This is a small, dark purple-flowered member of the large genus Gladiolus which has only been found growing in the wild quite recently. Flowering from April to June, mainly on dry, rocky or sandy ground, it stands about 50cm high and carries its handsome magenta/purple flowers (6cm long) in one-sided spikes of up to twenty blooms on stiff stems. The sepals and petals are united at the base of the flowers, the upper three petals being similar in size to one another and closely pressed, and there are dark, sharp bracts forming a herring-bone pattern behind the flowers. The leaves are sharply pointed sword-shaped. This is not a native plant, being classed as a garden escape, and it belongs to the family Iridaceae.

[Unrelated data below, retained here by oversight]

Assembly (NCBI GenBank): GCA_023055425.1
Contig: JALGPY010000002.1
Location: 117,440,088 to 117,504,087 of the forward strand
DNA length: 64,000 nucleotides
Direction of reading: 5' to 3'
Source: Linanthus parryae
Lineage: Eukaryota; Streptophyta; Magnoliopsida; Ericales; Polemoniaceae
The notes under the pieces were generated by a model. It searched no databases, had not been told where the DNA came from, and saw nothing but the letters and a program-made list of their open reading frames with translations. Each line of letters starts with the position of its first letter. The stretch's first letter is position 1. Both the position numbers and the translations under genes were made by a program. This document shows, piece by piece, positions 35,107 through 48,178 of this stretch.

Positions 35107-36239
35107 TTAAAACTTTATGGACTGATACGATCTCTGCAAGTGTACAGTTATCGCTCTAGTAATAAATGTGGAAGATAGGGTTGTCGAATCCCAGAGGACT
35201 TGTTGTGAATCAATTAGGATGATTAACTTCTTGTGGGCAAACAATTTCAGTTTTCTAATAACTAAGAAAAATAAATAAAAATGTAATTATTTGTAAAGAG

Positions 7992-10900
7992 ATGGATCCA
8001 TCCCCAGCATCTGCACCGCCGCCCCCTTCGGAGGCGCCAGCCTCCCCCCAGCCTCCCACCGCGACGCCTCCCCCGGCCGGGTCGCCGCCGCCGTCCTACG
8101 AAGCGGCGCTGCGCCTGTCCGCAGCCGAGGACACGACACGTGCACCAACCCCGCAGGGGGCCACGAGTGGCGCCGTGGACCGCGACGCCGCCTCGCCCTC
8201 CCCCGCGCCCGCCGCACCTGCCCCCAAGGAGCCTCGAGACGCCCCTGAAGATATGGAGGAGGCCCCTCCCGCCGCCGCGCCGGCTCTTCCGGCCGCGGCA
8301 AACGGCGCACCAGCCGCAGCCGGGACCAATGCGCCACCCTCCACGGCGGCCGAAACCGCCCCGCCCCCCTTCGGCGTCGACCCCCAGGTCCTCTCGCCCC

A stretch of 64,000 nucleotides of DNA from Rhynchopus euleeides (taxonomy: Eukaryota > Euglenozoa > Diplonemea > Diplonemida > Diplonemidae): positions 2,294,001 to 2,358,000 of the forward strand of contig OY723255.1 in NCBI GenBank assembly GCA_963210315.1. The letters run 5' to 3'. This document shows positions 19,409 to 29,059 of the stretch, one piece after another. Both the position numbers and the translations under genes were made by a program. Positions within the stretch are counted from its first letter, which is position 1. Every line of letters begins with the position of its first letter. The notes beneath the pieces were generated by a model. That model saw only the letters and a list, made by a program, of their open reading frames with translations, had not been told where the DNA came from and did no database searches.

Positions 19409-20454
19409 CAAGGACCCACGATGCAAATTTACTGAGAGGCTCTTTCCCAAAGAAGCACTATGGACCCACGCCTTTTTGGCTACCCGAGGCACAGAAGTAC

I first recorded this plant growing along the cliff path at Killiney, Co Dublin in 2006 and I photographed it at that time.
If you are satisfied you have correctly identified this plant, please submit your sighting to the National Biodiversity Data Centre